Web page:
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An excerpt from www.HouseOfNames.com archives copyright © 2000 - 2014

Where did the Scottish McBee family come from? What is the Scottish McBee family crest and coat of arms? When did the McBee family first arrive in the United States? Where did the various branches of the family go? What is the McBee family history?

The western coast of Scotland and the desolate Hebrides islands are the ancient home of the McBee family. Their name is derived from the names of Macbeth and Bethune, or Beaton. The Macbeth and Bethune families, who were hereditary physicians to the Chiefs of Macdonald, practiced medicine on the Isles during the Middle Ages and their names merged in English into the one surname of Beaton. The Macbeths were concentrated in Islay and Mull, whereas the Beatons were concentrated in Skye.

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The translation of Gaelic names in the Middle Ages was not a task undertaken with great care. Records from that era show an enormous number of spelling variations, even in names referring to the same person. Over the years McBee has appeared as McBeth, Beaton, Beeton, MacBeth, MacBeaton, McBee and many more.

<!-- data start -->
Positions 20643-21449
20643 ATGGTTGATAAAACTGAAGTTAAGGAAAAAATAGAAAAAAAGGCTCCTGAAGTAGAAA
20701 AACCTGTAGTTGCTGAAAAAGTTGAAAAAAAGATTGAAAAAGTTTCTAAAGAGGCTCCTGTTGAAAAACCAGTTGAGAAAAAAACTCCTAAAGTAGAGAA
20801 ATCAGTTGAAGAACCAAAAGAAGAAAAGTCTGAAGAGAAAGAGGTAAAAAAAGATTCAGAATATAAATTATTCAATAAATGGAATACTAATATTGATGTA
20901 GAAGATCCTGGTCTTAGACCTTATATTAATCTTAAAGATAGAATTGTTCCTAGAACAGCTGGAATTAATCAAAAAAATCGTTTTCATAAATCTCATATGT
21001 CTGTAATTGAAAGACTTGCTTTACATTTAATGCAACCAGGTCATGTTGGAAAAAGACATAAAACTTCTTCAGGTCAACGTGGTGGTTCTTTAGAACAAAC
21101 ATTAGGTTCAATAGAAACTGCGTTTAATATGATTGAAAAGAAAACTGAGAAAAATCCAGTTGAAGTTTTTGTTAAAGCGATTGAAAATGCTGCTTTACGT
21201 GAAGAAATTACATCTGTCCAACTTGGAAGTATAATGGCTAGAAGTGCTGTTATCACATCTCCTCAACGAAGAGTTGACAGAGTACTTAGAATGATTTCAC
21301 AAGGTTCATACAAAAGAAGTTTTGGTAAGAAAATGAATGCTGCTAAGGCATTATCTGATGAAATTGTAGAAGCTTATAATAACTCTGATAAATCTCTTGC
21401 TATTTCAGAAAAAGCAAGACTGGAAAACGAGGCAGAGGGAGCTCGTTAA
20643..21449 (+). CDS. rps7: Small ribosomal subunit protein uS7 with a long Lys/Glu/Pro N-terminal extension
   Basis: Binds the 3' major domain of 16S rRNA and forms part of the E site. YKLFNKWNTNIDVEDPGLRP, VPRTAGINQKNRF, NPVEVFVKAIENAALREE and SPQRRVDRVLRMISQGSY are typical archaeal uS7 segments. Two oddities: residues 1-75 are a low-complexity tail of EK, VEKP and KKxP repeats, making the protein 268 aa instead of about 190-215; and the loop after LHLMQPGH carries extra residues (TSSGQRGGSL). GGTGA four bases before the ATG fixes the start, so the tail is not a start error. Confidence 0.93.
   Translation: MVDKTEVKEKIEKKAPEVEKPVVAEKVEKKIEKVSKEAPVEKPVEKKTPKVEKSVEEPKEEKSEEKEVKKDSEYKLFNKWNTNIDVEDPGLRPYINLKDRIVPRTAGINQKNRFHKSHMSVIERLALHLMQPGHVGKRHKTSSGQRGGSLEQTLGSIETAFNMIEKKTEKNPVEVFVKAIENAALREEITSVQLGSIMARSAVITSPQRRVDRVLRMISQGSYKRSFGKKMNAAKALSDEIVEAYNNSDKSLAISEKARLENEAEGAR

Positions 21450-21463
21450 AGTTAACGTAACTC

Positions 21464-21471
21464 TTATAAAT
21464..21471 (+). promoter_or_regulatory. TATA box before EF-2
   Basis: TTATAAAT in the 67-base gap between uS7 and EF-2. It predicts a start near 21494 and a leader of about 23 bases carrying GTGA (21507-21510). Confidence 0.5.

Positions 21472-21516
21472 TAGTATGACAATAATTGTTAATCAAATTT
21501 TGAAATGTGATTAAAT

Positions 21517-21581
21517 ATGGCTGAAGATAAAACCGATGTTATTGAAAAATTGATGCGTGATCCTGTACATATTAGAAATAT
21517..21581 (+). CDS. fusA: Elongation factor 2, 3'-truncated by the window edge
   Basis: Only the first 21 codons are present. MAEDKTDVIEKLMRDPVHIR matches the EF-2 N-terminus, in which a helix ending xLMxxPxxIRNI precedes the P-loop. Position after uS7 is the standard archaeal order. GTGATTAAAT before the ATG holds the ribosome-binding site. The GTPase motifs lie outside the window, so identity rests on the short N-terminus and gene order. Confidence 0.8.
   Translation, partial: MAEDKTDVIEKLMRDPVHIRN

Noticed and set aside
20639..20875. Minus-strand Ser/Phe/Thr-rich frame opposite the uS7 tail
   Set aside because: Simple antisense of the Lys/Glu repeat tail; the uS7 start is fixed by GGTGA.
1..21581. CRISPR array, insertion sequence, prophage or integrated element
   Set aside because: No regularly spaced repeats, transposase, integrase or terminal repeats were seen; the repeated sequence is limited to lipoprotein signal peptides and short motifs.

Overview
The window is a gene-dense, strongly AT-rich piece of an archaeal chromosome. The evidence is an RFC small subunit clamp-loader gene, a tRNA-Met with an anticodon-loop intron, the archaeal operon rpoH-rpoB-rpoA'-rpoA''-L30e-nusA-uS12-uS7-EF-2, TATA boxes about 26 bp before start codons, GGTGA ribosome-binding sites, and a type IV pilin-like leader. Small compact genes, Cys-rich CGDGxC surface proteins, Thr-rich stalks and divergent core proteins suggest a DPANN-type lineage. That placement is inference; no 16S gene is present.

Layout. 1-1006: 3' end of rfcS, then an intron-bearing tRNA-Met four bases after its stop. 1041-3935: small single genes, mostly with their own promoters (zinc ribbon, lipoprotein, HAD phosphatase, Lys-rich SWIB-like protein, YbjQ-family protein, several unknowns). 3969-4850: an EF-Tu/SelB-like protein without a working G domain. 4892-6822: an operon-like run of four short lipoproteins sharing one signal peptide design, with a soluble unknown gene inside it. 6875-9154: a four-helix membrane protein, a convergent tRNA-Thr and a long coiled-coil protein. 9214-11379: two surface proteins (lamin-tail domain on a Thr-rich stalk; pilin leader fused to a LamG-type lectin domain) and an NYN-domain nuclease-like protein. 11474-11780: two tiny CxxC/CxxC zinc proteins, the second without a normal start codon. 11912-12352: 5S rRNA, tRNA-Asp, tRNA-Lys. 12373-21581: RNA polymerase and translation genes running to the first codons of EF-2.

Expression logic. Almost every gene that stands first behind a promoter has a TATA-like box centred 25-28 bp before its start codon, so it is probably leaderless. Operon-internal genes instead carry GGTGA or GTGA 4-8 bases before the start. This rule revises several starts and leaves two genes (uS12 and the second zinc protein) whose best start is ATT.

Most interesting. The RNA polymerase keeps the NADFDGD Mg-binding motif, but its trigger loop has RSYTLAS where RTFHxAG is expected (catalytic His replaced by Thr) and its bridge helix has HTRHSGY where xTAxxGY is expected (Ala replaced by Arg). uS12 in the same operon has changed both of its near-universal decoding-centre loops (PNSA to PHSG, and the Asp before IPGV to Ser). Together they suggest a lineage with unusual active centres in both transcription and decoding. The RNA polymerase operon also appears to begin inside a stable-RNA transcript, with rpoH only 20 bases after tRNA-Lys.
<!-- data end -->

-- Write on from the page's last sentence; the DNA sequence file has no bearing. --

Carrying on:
First found in the Isle of Islay, where legend has it that the progenitor of this Clan is none other than Macbeth (Mac Bethad mac FindlŠich) (1005-1057), the High Steward of Moray. As his mother was a daughter of King Kenneth III, and he married Grudoch, a daughter of the son of King Kenneth III, he had as much of a claim to the Scottish throne as King Duncan I. MacBeth, therefore, challenged Duncan and defeated him in battle in 1040, assuming the throne. Known in English simply as Macbeth, he was last Celtic king of Scotland, ruling from 1040 to 1057, when he died in battle against future king Malcolm of the Canmore dynasty. He is best known through the Shakespearean drama bearing his name. Thespians rarely mention the play by the name and typically call it "the Scottish play" as they believe that by uttering the name brings one bad luck.